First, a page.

5. 5. Page 5The remaining three letters were newly written to support the petition. generalmanager of Equus Computer Systems, stated: [The petitioner] has been serving as our Business Development Specialist since March of 2008 and has been responsible for conducting market feasibility studies on target markets, including overseas markets. [The petitioner] works with cross- functional teams, including Product Design, Manufacturing, and our Marketing and Finance departments to review marketing strategies, to conduct cost-benefit analysis and product mix evaluations for target markets. Since joining our company, [the petitioner] has been able to guide our management and design teams to redesign some of our built-to-order desktops, notebooks and servers in order to fend off foreign competitions [sic]. As a result, our sales for 2008 increased by over 10 percent and [the petitioner] has been instrumental in bringing about the increase in our revenue. The two remaining witnesses are the petitioners acquaintances rather than employers. __ assistant professor of management information science at the University of Wisconsin at Parkside, stated: [The petitioner] has proven to be a veteran in playing various leadership roles in different U.S. companies in promoting U.S. electronics products to the overseas market. ... Of particular interest to me ... is [the petitioners] ability to apply his academic training in Business Modeling and Global Communication and Management . .. and apply them to the global business development in the electronics industry.... Granting [the petitioner] a U.S. permanent resident status is likely to generate hundreds of employment opportunities here in the U.S. in the near future due to his ability to increase our export and to reduce our nations current account deficit. an optics engineer based in Palmdale, California, stated: I learned that [the petitioner] is an accomplished professional who has been assisting various companies in promoting their businesses overseas, and even to redesign their electronics and computer systems based on changes in customers preferences. [The petitioners] extraordinary career background in the electronics industry, coupled with his strong academic training in business management, prompted me to consider having a joint venture business with him in the near future, focusing on exporting our U.S.-made, cutting-edge, electronics products to Asia, reversing the current trend of dominance in the global electronics market.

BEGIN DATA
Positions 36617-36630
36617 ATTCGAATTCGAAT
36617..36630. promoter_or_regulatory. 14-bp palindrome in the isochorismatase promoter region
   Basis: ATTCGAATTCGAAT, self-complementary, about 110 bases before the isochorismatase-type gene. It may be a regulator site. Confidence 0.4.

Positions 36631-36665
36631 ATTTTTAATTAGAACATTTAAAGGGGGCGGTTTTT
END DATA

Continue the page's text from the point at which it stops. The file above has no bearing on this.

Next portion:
6. 6. Page 6The petitioner submitted no documentary evidence to show the extent of his impact and influence onthe electronics industry, or to allow a meaningful comparison between the petitioners work and thatof other qualified professionals in the same field. Is AAO conflating exceptional and professional?On November 25, 2009, the director issued a request for evidence. The director acknowledged theintrinsic merit of the petitioners occupation, and instructed the petitioner to establish its nationalscope and the petitioners "past record of specific prior achievement, which justifies projections offuture benefit to the national interest." In response, prior counsel cited various statistics regardingthe national reach of the consumer electronics industry. With respect to the petitioners own recordof accomplishment, prior counsel repeated sections of the earlier introductory statement but providedno new information. The petitioner also submitted copies of previously submitted letters.The director denied the petition, stating: "It appears the petitioner was recruited to expand thecompanys market share among other duties, but time will tell if the petitioners services are trulynational in scope. At this time, there is no verifiable evidence that this is the case."The director acknowledged the petitioners academic and professional background, and quoted fromwitness letters in the record, but found that the petitioner did not submit "enough evidence ... todistinguish the alien from an average U.S. worker who contributes to the company by performinghislher functions."On appeal, the petitioner observes that the "national scope" prong of the national interest test fromNYSDOT applies to the occupation, rather than to the individual alien. The AAO agrees with thepetitioner that a leadership position in a consumer electronics company can have national scope.The AAO will therefore withdraw the directors finding in this regard.There remains the issue of the petitioners impact on his field. The petitioner notes: "As of 2008,Californias gross state product (GSP) is about $1.85 trillion, which is 13% of the United Statesgross domestic product (GDP)." Prior counsel had previously indicated that the petitioner "wasresponsible for generating $16 million [in] revenue to three different companies" in California.According to the petitioners figures, $16 million is less than one 100,000th of Californias GSP. Inthis context, it is clear that simply quoting figures cannot suffice to show that the petitioner has had aparticularly significant impact in his field.The petitioner correctly asserts that one might qualify for the waiver through positive economicimpact, but it does not follow that every contribution, regardless of size, warrants the waiver. Theplain wording of section 203(b )(2) of the Act indicates that aliens who "will substantially benefitprospectively the national economy" are, generally, subject to the job offer requirement. This, on itsface, is enough to rebut the claim that economic benefit automatically qualifies the petitioner for thenational interest waiver.The petitioner states: "I do not believe that ordinary business development specialists, with similaracademic background[s], could double or triple a companys sales within a couple of years." Going